The life of a Catholic in Denmark: my personal midterm reflection

Marble Church - interiorThey say you should never bring up politics or religion.  Well, I do both.  I’ve talked to many Danes – fellow students, professors, bus passengers, my visiting family – about their religiosity, and I get a similar response almost every time.  Either they are more “spiritual” than “religious” (we could debate for hours about what those terms actually mean), or they aren’t anything at all.  I consider them atheist, agnostic, doubting, confused, indifferent.  There are lots of different words to describe their beliefs, or lack thereof.

In fact, I have not met a single Dane who is religious.  Not a single one.  Given my expectations and research, I cannot say that my experience so far has been surprising.  But given my background, it has been somewhat shocking.  My greatest revelation is not about Denmark, but America.  In particular, I realize I have been very isolated over the past 20 years.  I have attended Catholic schools my entire life, and while studying abroad I have become surrounded, for the very first time, by people with views completely foreign to my own.

My shock may come across as a bit silly.  Indeed, I am living in a foreign country, so I will obviously encounter foreign opinions.  I did not gasp when my host brother could not remember the last time he went to church, or after meeting Dane after Dane who admitted they were not raised in any religious context.

But cut me some slack; for the first time, I am not in the majority.  I’m part of a minority that is not just Catholic or Christian, but religious.  Compared to the touted “diversity” or Georgetown, Denmark feels worlds away.  Despite the diversity of the Hilltop – manifested in not only race and ethnicity, but in beliefs and ways of thinking – I still feel a strong religious presence there.  I can spend hours in a classroom discussing Nietzsche’s political theory or debating the ethics of abortion, yet when I step out of class, I am greeted by the statue of John Carroll and the stone crosses on Healy Hall.  I can attend Mass on Sunday in a chapel packed with eager students, where there is often standing room only.  I can talk with my chaplain, sing in the church choir, and volunteer with the Knights of Columbus.  It is all so accessible and familiar.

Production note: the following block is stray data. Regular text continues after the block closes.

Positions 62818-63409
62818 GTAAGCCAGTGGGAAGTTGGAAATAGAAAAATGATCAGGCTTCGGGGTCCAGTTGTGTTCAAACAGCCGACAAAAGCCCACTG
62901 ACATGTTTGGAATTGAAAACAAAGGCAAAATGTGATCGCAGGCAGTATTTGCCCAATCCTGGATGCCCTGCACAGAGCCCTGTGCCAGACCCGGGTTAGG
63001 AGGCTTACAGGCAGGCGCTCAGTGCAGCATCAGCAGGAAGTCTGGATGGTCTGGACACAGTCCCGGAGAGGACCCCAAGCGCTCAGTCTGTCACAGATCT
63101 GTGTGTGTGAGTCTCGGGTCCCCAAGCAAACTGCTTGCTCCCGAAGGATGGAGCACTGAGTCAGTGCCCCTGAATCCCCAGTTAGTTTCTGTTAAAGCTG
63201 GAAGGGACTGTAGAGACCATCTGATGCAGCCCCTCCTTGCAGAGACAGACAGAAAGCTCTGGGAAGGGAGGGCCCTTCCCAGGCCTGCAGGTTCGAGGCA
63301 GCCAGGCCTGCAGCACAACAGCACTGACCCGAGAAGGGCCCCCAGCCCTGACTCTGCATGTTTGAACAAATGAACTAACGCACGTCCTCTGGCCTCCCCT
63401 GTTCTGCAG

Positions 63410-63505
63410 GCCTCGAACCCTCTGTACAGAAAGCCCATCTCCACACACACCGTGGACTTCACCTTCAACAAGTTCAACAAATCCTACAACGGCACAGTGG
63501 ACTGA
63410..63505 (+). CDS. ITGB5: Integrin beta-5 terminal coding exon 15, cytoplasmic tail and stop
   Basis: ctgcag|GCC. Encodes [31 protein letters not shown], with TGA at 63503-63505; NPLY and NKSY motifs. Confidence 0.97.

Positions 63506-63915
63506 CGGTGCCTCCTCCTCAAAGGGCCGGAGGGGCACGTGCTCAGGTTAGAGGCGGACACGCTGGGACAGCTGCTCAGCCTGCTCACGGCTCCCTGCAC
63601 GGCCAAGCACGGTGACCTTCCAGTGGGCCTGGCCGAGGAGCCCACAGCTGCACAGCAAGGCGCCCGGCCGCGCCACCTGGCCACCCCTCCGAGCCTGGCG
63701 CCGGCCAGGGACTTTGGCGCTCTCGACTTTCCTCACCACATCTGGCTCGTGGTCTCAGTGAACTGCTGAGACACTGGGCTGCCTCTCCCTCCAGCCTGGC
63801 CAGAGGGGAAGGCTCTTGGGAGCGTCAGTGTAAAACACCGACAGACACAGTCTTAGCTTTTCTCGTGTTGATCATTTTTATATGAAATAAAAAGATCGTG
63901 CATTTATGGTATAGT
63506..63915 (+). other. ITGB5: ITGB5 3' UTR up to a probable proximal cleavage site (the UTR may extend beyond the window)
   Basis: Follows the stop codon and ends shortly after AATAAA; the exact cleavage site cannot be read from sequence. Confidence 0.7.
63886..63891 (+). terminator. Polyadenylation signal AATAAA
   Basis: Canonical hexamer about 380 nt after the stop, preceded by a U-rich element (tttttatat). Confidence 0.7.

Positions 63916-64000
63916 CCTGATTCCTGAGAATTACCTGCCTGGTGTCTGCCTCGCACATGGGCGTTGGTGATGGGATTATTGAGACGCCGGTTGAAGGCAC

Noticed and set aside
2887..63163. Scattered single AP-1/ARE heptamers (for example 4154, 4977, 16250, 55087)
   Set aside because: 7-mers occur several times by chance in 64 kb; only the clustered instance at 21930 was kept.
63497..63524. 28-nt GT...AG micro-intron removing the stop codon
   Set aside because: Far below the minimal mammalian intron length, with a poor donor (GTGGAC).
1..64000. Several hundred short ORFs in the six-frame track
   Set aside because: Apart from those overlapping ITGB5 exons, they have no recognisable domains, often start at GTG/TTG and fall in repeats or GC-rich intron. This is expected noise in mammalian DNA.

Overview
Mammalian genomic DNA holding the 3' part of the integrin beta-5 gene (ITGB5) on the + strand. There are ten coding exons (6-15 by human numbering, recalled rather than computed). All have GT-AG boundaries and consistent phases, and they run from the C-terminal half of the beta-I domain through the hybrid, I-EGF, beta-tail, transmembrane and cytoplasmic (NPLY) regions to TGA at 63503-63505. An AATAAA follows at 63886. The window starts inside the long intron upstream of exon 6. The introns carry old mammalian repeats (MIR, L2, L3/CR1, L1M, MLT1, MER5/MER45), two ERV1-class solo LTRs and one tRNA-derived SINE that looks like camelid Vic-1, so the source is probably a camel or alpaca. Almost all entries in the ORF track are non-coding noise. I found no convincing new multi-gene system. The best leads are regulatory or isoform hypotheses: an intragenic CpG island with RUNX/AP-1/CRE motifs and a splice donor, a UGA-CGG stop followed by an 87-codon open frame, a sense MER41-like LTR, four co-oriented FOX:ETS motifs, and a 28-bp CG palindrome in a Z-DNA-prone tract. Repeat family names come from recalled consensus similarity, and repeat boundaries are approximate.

You can certainly do these things in Copenhagen – there are just harder to find and not well-attended.  I have been to several different churches, although most of the parishioners are immigrants, not ethnic Danes. (Which begs a tangential question: at what point do immigrants become “Danes?”  The concept of cultural integration is much more opaque here than in the States, especially concerning the growing Muslim population.)